Israel’s State Prosecution on Monday informed the High Court of justice that, according to IDF sources, the NGO Breaking the Silence may hold sensitive information classified as “confidential ” and even “top secret.” The Prosecution added that despite this, it stands behind the decision not to open an investigation against BtS.
The State Prosecution was responding to a petition filed by the group Ad Kan (Up to Here) with the HCJ requesting that it order the Attorney General to launch an investigation against BtS for collecting sensitive information about the IDF.
The Ad Kan petition was joined by senior military commanders who support the request to investigate BtS’s gathering of military information. The petition was accompanied by opinions from senior IDF Intelligence officials, who indicated the serious problems arising from BtS interrogations of IDF soldiers, suggesting “The organization uses an intelligence gathering method to gather information and intelligence about the IDF, its capabilities and activities. The information in the possession of the organization is valuable to the enemies of the State of Israel, and may be accessible to these hostile parties due to the methods of its storage.”
The State Prosecution pointed to a precedent from 1993, when no investigation was launched against PLO chairman Yasser Arafat so as not to infringe on the Oslo peace negotiations which were on the table at the time. In that, the Prosecution compared the importance of BtS to the importance of the head of the Palestinian Authority, and the Oslo peace accords to the subversive activities of BtS.
The Prosecution did agree that the questions soldiers are being asked by BtS investigators raise some question marks. “The conduct of Respondent 2 (BtS), whose people permit themselves to ask the interrogated individuals questions that on the face of it are not related to the group’s stated goals, raises questions and puzzlement,” the Prosecution told the High Court. However, according to the Prosecution, this still does not constitute a sufficient reason to launch a criminal investigation.
In its response, the Prosecution also stated that “IDF sources have clarified that according to the statements of Respondent 2 (BtS) personnel that were made to individuals who were sent to be interrogated by Petitioner 1 (Ad Kan), Respondent 2 has information about sensitive IDF units, which could in theory be classified as ‘confidential’ and even ‘top secret,’ but the IDF has not received any indication of the existence of such information.”
Because Military Intelligence first waits to see the extent of the damage caused by a suspected spy before they arrest him…
Another argument raised by the Prosecution was that care should be taken regarding the publication of the names of BtS members, because “launching a criminal investigation may have far-reaching consequences for the detainee, as well as public consequences beyond the detainee’s personal involvement.” It also said it was careful not to investigate “organizations and media outlets criticizing the IDF’s activities.”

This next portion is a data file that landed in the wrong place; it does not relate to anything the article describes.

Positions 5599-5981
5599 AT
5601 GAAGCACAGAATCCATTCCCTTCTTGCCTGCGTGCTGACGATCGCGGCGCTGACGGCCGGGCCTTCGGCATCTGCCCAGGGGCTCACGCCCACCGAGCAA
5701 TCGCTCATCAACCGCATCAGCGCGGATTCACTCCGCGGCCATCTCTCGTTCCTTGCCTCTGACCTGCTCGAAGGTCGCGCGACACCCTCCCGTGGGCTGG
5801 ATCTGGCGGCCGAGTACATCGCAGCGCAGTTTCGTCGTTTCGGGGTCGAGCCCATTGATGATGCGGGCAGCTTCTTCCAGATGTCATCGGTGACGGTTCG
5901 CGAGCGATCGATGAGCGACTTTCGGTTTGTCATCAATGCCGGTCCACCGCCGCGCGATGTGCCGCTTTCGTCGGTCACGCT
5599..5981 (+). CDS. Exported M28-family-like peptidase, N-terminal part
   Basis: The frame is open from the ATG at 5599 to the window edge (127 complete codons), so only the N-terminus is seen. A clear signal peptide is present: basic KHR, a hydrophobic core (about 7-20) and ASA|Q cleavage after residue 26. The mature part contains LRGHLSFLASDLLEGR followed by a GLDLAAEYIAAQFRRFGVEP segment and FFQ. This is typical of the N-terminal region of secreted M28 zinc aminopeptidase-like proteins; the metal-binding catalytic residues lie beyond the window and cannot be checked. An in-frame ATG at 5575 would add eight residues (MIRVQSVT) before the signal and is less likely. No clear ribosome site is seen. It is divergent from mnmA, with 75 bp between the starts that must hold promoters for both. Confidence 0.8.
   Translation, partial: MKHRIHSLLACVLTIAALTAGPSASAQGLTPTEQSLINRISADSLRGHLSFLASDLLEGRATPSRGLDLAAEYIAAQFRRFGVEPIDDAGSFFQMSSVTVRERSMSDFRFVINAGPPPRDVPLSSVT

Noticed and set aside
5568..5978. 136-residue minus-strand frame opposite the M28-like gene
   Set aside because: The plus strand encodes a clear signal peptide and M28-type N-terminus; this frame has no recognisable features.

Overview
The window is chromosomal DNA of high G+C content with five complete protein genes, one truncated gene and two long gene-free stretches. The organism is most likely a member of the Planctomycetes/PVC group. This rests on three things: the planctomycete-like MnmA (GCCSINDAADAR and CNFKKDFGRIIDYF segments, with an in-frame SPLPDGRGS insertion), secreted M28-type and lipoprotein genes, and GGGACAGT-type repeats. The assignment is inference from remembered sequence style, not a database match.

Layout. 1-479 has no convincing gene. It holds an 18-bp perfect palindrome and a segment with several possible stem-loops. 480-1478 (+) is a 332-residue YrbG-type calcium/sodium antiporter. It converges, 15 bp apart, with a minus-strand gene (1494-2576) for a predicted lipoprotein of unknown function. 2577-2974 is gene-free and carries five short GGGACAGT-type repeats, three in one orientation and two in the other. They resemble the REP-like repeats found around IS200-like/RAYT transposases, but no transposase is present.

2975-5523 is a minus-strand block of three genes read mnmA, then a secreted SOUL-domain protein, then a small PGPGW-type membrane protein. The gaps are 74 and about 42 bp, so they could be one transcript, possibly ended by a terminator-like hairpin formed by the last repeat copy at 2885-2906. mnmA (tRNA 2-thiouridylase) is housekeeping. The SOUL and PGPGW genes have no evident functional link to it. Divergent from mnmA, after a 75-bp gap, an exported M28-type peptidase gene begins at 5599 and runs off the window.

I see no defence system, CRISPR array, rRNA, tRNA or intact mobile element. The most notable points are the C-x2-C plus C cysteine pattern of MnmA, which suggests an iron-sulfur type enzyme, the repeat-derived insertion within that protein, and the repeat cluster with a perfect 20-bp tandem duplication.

If only they were as sensitive to the needs of normal criminals, we could all start robbing banks…
Ad Kan CEO Gilad Ach attacked the State Prosecution’s response, noting that “Ad kan conducted a comprehensive, in-depth investigation over a long period of time, which yielded clear and unequivocal indications that BtS collected confidential information about the IDF – all of it with funding and guidance from foreign countries and the European Union.”
According to NGO Monitor, in 2018, the BtS total income was NIS 8.4 million ($2.47 million). 2012-2019 donors include: Human Rights and International Humanitarian Law Secretariat (joint funding from Sweden, Switzerland, Denmark and the Netherlands), Trocaire (Ireland), Dan Church Aid (Denmark), Broederlijk Delen (Belgium), Christian Aid (UK), Switzerland, France, CCFD (France), Medico International (Germany),
Misereor (Germany), AECID (Spain), EU, ICCO (Netherlands), Norway, Luxembourg, Rockefeller Brothers Fund, Open Society Institute, and New Israel Fund.
Based on financial information submitted to the Israeli Registrar of Non-Profits, in accordance with the Israeli NGO transparency law, BtS received NIS 19,754,936 ($5.81 million) from foreign governmental bodies between 2012-2019. According to BtS’s annual reports, donations from foreign countries comprised 59.9% of total donations from 2012-2016.
Ach also raised questions about the nature of the gathered classified information and the magnitude of its exposure to Israel’s enemies: “Where is this information? Who is holding it? Was it transferred, and to whom? Who was exposed to it? These are all questions that must be investigated. This concerns Israel’s security, the blood and lives of IDF soldiers. It’s the clear interest of the general public in Israel to receive clear answers. The complete material is with the police and the State Attorney’s Office, including the professional opinions of senior officers from the military censorship and the IDF’s information security,” he said.
“An investigation must be launched into the nature of the collected information and its maintenance, and we will work to ensure that this is will be done,” Ach said.